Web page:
> I have been using computers and on what passed for the internet since
> the mid 70's  it wasn't until just recently that Gates forced the issue
> of end user agreements that allowed him and others basically control of
> your computer.....no thanks.
>
> > over advantaged.  It pays to save but the point here is really about
> > choice and freedom which we do not have.
>
> no the key point is accessibility, and that means TEXT!! based systems.
> LYNX is avaliable for windows,. windows users can use PINE. many people
> especially those dependent on screen readers need a text system.
>
> the issue of accessibilty and operating system is being mixed when it is
> two different issues,  however forcing one to use ANY specific non
> provided system is not accessible.  PERIOD.   if a windows user running
> a
> text based web browser because of disability must also be able to use a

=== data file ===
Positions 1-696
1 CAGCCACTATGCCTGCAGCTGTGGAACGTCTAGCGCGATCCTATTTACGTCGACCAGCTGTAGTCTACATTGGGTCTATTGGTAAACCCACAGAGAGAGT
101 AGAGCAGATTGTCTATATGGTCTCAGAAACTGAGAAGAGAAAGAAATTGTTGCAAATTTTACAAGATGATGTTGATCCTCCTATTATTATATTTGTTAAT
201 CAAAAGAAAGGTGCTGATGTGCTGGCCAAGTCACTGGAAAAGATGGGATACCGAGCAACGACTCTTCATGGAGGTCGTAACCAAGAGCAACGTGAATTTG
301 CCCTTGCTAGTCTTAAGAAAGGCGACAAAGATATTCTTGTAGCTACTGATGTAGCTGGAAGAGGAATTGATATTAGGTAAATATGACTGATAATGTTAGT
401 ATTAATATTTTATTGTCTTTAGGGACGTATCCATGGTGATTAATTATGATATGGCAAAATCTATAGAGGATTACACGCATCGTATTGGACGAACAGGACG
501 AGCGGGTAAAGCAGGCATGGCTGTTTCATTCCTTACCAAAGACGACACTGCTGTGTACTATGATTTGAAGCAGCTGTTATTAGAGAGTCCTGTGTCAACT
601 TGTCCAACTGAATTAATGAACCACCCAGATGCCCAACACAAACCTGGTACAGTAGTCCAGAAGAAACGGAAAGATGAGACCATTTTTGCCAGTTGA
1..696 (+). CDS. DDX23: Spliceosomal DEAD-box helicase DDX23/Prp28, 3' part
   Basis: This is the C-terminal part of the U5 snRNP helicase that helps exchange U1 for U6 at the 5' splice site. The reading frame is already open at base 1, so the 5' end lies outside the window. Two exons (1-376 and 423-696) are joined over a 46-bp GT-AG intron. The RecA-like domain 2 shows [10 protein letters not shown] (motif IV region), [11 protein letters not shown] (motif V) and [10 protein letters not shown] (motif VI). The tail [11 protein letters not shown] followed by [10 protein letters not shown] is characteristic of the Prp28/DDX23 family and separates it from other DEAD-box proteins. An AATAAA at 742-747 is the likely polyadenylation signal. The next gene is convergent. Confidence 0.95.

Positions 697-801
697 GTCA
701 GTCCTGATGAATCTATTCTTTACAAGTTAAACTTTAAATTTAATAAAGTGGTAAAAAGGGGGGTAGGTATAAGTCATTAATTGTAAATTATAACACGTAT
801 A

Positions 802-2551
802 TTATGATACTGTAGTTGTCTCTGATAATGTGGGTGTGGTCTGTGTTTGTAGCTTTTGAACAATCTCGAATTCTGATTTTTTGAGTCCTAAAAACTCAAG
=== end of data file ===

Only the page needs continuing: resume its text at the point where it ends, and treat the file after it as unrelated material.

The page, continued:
> website.  the key factor is if the website is not accessible to people
> with disabilities,.
>
> heck if it was an operating system issue I would just run mozilla and
> emulate IE which effectively fools systems like that.   But if I am
> using
> a text based screen reader, such as emacspeak. I still have to be able
> to access the information and services in an equivalent fashion.  and
> the telephone is not very effective for a person who is deaf/blind. for
> example.  a braille output device is effective. but requires text based
> operations.  not to mention other disabilites such as those who have
> distraction type disorders (ADD etc) and who cannot effectively use a
> computer with all sorts of "other things" happening and need a plain